Convergence (economics)

The idea of convergence in economics (also sometimes known as the catch-up effect) is the hypothesis that poorer economies‘ per capita incomes will tend to grow at faster rates than richer economies. As a result, all economies should eventually converge in terms of per capita income. Developing countries have the potential to grow at a faster rate than developed countries because diminishing returns (in particular, to capital) are not as strong as in capital-rich countries. Furthermore, poorer countries can replicate the production methods, technologies, and institutions of developed countries.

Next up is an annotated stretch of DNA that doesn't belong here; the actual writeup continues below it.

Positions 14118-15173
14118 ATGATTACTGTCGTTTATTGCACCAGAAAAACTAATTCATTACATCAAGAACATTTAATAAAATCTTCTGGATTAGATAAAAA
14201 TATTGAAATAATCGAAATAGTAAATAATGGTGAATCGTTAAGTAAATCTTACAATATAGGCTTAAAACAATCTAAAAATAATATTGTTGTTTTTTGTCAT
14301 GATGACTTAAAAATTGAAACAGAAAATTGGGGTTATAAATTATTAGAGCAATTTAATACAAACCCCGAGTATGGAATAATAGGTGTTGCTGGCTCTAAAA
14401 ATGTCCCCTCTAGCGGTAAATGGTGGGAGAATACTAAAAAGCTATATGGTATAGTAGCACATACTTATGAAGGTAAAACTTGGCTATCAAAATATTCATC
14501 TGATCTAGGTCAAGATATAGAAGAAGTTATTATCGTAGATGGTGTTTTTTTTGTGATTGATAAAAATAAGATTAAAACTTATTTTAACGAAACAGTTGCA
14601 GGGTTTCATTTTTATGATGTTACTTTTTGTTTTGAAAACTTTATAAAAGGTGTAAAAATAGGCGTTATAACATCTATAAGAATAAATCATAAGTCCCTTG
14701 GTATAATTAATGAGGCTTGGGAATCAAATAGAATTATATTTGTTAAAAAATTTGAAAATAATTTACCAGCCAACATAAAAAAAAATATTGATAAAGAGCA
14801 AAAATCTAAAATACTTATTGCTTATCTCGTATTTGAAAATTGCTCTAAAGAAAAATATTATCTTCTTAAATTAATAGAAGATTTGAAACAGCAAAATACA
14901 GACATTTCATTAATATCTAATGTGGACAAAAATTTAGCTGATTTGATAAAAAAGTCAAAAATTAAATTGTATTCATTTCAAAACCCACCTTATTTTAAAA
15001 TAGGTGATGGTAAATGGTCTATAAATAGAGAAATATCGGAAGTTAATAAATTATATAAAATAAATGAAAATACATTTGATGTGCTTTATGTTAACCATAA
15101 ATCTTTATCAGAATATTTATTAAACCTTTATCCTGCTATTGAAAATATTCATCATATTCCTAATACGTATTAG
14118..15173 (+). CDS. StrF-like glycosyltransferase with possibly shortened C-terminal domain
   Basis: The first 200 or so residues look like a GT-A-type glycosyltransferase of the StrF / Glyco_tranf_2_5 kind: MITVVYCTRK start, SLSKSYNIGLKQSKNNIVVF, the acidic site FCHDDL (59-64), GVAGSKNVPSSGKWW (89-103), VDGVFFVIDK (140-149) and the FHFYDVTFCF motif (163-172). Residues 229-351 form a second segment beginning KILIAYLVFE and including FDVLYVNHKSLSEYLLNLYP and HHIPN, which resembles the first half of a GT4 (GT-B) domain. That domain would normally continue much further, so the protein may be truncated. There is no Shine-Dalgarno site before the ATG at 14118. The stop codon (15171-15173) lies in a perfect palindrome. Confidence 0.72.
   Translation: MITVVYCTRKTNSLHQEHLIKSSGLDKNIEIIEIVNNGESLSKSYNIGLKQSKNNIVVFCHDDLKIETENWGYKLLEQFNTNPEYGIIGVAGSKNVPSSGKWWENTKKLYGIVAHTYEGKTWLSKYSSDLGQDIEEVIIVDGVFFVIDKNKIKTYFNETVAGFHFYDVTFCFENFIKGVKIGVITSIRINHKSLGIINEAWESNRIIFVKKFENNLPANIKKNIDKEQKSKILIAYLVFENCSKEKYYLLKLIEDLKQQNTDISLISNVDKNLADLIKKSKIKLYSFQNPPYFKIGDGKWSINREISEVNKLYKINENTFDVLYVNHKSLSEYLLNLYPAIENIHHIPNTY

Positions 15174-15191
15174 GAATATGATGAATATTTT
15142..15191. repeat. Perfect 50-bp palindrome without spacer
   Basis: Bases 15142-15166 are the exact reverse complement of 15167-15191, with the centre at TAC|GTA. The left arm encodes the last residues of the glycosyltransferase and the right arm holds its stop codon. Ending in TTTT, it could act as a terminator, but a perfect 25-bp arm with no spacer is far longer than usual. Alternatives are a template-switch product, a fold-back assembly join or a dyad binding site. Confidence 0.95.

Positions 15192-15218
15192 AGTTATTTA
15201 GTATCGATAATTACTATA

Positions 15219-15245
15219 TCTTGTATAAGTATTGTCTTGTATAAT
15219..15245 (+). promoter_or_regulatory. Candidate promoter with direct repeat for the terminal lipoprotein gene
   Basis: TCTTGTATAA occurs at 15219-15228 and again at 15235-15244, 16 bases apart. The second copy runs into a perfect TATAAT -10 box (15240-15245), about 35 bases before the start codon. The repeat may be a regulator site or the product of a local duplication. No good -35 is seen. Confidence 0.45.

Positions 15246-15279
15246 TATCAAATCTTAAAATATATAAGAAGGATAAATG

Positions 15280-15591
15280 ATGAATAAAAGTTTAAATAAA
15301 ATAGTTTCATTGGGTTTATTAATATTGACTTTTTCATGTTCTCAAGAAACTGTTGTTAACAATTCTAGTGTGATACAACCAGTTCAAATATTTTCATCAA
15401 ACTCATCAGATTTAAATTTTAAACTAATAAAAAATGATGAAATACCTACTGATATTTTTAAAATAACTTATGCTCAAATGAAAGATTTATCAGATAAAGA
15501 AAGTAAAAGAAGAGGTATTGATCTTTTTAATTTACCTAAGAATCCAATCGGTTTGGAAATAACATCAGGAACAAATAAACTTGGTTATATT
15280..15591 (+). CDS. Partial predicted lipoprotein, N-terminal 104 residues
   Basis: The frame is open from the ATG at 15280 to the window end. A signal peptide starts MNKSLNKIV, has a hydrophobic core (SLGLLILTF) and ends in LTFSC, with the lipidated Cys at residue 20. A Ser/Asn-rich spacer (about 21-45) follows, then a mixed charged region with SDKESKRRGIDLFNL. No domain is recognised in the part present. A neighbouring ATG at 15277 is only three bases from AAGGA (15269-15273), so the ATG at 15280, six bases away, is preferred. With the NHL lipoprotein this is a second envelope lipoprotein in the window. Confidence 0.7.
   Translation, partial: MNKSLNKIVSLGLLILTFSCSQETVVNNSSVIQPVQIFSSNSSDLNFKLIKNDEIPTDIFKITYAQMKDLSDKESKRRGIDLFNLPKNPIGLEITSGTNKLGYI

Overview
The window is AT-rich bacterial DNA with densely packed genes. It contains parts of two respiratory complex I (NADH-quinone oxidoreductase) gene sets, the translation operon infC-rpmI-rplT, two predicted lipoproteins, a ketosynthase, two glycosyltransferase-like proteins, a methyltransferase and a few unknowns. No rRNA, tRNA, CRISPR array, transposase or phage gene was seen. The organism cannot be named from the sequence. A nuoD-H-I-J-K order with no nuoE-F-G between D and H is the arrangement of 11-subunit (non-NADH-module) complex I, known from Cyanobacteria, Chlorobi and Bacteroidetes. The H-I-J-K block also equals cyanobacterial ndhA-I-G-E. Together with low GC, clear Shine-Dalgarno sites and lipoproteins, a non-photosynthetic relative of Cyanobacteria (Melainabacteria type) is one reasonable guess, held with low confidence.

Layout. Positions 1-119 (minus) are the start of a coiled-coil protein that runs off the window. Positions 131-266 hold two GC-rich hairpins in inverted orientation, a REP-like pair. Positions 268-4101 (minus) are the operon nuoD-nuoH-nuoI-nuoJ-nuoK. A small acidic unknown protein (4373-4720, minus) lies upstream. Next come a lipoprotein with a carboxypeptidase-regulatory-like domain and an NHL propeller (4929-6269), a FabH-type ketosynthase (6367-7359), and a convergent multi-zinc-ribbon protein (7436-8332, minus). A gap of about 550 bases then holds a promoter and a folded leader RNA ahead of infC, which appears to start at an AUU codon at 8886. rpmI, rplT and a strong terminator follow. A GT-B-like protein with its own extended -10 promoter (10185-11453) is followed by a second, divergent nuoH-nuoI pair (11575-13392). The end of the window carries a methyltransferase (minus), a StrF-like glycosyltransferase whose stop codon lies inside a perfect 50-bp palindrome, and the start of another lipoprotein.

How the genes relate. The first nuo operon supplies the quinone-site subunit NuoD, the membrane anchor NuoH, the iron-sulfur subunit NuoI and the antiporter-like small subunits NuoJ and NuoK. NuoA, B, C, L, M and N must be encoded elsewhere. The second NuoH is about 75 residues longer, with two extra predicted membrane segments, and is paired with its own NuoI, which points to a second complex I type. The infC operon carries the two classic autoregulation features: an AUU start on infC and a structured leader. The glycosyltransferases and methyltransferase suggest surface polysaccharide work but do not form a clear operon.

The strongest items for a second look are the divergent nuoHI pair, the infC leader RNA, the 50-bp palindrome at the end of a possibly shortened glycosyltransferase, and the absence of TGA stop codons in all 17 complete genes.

In economic growth literature the term “convergence” can have two meanings. The first kind (sometimes called “sigma-convergence”) refers to a reduction in the dispersion of levels of income across economies. “Beta-convergence” on the other hand, occurs when poor economies grow faster than rich ones. Economists say that there is “conditional beta-convergence” when economies experience “beta-convergence” but conditional on other variables (namely the investment rate and the population growth rate) being held constant. They say that “unconditional beta-convergence” or “absolute beta-convergence” exists when the growth rate of an economy declines as it approaches its steady state. According to Jack Goldstone, “in the twentieth century, the Great Divergence peaked before the First World War and continued until the early 1970s, then, after two decades of indeterminate fluctuations, in the late 1980s it was replaced by the Great Convergence as the majority of Third World countries reached economic growth rates significantly higher than those in most First World countries”,[1] thus the present-day convergence should be regarded as a continuation of the Great Divergence.

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